The above description of the disclosed examples is provided to enable any person skilled in the art to make or use the present disclosure. Various modifications to these examples will also be apparent to those skilled in the art, and the general principles defined herein may be applied to other examples without departing from the spirit or scope of the invention. sell. Thus, the present invention is not limited to the examples shown herein, but is intended to cover the widest scope consistent with the principles and novel features disclosed herein. Yes.
[Appendix 1]
A method for performing a handover in a wireless communication system, comprising:
Determining whether an intra-base station handover is to be performed or an external base station handover is to be performed;
Performing a handover without resetting at least one of the user plane communication protocols;
A method comprising:
[Appendix 2]
The method of claim 1, wherein the user plane communication protocol includes at least one of medium access control, radio link control, packet data convergence protocol, header compression, or security key.
[Appendix 3]
The method of appendix 1, further comprising performing a handover without resetting any of the user plane communication protocols if the intra-base station handover is to be performed.
[Appendix 4]
The method of appendix 2, further comprising resetting all of the user plane communication protocols and performing a handover if the out-of-base station handover is to be performed.
[Appendix 5]
The method of appendix 1, further comprising transmitting a message to the terminal indicating a layer to be reset during handover.
[Appendix 6]
The method according to supplementary note 1, further comprising: transmitting a message to the terminal indicating whether the handover is an out-of-base station handover or an in-base station handover.
[Appendix 7]
A method for performing a handover in a wireless communication system, comprising:
If an intra-base station handover is to be performed, performing the handover without resetting at least one of the user plane communication protocols;
Resetting at least one of the user plane communication protocols during handover if an out-of-base handover is to be performed;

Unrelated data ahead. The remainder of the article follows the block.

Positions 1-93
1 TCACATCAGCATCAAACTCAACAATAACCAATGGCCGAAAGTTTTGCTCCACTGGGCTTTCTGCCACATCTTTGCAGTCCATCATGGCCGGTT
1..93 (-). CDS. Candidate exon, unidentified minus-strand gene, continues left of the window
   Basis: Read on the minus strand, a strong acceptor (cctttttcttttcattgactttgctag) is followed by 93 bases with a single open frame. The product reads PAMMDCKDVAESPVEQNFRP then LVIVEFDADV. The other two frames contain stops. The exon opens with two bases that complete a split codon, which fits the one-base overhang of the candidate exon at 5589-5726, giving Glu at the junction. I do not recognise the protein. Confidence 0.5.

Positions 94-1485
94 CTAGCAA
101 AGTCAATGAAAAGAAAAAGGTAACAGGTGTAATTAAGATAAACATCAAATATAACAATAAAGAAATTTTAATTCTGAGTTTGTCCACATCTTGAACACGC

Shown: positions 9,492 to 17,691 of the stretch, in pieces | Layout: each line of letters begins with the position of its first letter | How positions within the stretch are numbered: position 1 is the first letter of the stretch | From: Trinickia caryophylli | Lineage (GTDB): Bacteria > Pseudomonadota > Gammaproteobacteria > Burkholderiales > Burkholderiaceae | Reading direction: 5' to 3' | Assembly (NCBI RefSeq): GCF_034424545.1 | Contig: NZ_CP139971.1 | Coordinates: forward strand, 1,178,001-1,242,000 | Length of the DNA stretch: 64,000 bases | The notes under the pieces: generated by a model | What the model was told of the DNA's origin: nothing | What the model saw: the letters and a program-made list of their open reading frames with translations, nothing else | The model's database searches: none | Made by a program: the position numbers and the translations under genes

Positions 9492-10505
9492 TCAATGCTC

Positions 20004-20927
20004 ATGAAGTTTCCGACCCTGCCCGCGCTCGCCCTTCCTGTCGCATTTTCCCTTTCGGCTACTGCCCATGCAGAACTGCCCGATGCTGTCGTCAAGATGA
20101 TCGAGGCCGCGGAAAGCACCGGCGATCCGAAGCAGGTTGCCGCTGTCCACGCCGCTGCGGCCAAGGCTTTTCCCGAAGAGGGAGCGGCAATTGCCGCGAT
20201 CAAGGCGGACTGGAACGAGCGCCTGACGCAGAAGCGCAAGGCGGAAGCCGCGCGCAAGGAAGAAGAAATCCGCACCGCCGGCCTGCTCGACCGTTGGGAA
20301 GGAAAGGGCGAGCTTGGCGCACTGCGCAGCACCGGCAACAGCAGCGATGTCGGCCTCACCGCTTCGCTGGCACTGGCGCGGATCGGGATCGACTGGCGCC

A method comprising:
[Appendix 8]
The method of claim 7, wherein the user plane communication protocol includes at least one of medium access control, radio link control, packet data convergence protocol, header compression, or security key.
[Appendix 9]
8. The method of appendix 7, further comprising receiving information from a target base station regarding whether the intra-base station handover should be performed or the non-base station handover should be performed.
[Appendix 10]
8. The method of appendix 7, further comprising performing a handover without resetting any of the user plane communication protocols if the intra-base station handover is to be performed.
[Appendix 11]
8. The method of appendix 7, further comprising resetting all of the user plane communication protocols and performing a handover if the out-of-base station handover is to be performed.
[Appendix 12]
The method of claim 7, further comprising receiving an indication from the target base station indicating which of the user plane communication protocols should be reset during a handover.
[Appendix 13]
The method according to appendix 7, further comprising receiving an indication from the target base station indicating whether the handover is an out-of-base station handover or an in-base station handover.
[Appendix 14]
A communication device,
A wireless transceiver circuit;
When connected to the radio transmission / reception circuit and whether an intra-base station handover should be performed by the UE, an extra-base station handover should be performed, or an intra-base station handover should be performed A handover circuit configured to determine at least one of whether to reset at least one of the user plane communication protocols;
A device comprising:
[Appendix 15]